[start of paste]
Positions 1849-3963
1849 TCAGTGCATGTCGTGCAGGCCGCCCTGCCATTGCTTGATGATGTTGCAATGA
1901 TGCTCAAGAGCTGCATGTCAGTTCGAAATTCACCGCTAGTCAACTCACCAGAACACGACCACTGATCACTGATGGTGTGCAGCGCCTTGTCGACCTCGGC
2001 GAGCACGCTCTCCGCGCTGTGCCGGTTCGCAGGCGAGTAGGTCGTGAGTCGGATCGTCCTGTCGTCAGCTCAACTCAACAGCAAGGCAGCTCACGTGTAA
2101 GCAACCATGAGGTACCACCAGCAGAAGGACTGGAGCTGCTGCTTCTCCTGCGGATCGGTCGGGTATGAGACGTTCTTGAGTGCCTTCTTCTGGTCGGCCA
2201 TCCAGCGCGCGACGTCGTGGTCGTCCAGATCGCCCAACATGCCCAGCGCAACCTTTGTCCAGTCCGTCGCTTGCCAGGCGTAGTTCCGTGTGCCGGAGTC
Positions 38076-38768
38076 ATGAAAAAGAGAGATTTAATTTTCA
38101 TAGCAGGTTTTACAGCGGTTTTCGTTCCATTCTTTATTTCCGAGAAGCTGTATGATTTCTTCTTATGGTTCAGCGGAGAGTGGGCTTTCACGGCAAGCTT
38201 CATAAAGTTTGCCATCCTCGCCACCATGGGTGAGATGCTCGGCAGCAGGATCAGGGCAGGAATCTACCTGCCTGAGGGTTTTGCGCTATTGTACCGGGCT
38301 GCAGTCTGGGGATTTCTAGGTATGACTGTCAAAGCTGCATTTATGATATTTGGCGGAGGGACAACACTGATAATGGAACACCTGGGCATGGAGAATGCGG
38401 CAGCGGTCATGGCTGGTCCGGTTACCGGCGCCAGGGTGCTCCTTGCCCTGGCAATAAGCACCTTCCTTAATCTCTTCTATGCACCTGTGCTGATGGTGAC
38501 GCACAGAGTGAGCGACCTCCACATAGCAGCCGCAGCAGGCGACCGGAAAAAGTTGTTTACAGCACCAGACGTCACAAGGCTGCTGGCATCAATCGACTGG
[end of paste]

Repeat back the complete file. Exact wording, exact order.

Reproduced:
Positions 1849-3963
1849 TCAGTGCATGTCGTGCAGGCCGCCCTGCCATTGCTTGATGATGTTGCAATGA
1901 TGCTCAAGAGCTGCATGTCAGTTCGAAATTCACCGCTAGTCAACTCACCAGAACACGACCACTGATCACTGATGGTGTGCAGCGCCTTGTCGACCTCGGC
2001 GAGCACGCTCTCCGCGCTGTGCCGGTTCGCAGGCGAGTAGGTCGTGAGTCGGATCGTCCTGTCGTCAGCTCAACTCAACAGCAAGGCAGCTCACGTGTAA
2101 GCAACCATGAGGTACCACCAGCAGAAGGACTGGAGCTGCTGCTTCTCCTGCGGATCGGTCGGGTATGAGACGTTCTTGAGTGCCTTCTTCTGGTCGGCCA
2201 TCCAGCGCGCGACGTCGTGGTCGTCCAGATCGCCCAACATGCCCAGCGCAACCTTTGTCCAGTCCGTCGCTTGCCAGGCGTAGTTCCGTGTGCCGGAGTC
Positions 38076-38768
38076 ATGAAAAAGAGAGATTTAATTTTCA
38101 TAGCAGGTTTTACAGCGGTTTTCGTTCCATTCTTTATTTCCGAGAAGCTGTATGATTTCTTCTTATGGTTCAGCGGAGAGTGGGCTTTCACGGCAAGCTT
38201 CATAAAGTTTGCCATCCTCGCCACCATGGGTGAGATGCTCGGCAGCAGGATCAGGGCAGGAATCTACCTGCCTGAGGGTTTTGCGCTATTGTACCGGGCT
38301 GCAGTCTGGGGATTTCTAGGTATGACTGTCAAAGCTGCATTTATGATATTTGGCGGAGGGACAACACTGATAATGGAACACCTGGGCATGGAGAATGCGG
38401 CAGCGGTCATGGCTGGTCCGGTTACCGGCGCCAGGGTGCTCCTTGCCCTGGCAATAAGCACCTTCCTTAATCTCTTCTATGCACCTGTGCTGATGGTGAC
38501 GCACAGAGTGAGCGACCTCCACATAGCAGCCGCAGCAGGCGACCGGAAAAAGTTGTTTACAGCACCAGACGTCACAAGGCTGCTGGCATCAATCGACTGG